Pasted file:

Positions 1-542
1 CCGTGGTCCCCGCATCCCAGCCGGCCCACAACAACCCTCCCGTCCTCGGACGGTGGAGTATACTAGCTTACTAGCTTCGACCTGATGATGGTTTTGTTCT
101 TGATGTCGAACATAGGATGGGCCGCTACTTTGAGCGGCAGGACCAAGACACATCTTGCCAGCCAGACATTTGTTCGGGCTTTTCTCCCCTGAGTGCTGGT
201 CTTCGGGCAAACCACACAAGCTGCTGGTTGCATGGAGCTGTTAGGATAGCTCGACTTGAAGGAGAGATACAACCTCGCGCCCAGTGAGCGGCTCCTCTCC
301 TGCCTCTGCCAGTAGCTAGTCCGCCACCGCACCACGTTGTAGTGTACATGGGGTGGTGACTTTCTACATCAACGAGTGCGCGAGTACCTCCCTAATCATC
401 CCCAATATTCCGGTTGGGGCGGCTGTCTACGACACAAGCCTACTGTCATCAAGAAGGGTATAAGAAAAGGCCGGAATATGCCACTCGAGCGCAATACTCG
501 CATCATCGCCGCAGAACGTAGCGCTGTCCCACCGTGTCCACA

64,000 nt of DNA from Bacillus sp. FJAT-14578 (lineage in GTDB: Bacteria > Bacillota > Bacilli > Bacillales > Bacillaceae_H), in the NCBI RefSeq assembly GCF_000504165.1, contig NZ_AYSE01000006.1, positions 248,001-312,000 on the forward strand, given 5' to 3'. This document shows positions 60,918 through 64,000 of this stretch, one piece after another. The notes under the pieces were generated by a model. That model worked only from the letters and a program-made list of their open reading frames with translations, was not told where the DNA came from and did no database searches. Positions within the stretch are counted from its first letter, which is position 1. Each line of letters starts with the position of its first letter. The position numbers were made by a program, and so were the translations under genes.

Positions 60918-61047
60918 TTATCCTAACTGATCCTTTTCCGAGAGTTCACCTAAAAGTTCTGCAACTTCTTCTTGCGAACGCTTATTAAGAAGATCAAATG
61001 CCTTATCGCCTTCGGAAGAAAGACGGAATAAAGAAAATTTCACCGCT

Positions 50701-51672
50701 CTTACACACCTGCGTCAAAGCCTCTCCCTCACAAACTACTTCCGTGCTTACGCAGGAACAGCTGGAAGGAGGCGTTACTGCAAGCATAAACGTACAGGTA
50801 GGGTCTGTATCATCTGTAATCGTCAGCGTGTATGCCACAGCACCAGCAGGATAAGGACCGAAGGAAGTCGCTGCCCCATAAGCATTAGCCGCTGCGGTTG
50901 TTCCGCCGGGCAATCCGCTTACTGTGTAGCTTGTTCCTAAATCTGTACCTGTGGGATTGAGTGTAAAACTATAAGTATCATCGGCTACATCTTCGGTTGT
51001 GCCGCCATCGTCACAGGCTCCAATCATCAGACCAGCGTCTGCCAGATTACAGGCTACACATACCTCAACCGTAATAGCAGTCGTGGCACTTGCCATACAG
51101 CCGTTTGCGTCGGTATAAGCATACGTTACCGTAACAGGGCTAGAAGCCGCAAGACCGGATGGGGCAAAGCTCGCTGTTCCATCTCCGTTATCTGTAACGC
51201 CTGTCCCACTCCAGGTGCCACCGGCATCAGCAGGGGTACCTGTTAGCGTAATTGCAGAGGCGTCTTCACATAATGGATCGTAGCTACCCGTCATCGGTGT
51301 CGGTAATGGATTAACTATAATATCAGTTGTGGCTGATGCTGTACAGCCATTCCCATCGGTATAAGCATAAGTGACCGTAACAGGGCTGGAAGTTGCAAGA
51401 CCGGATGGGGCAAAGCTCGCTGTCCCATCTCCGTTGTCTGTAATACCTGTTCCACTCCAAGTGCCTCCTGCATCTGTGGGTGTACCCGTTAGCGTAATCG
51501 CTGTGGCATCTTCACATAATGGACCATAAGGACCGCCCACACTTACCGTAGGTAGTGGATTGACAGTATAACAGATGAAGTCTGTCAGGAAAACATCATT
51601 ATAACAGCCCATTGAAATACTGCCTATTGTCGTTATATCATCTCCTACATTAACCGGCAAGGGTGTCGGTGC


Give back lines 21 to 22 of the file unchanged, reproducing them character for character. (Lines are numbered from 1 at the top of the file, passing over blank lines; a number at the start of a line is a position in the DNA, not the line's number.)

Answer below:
51501 CTGTGGCATCTTCACATAATGGACCATAAGGACCGCCCACACTTACCGTAGGTAGTGGATTGACAGTATAACAGATGAAGTCTGTCAGGAAAACATCATT
51601 ATAACAGCCCATTGAAATACTGCCTATTGTCGTTATATCATCTCCTACATTAACCGGCAAGGGTGTCGGTGC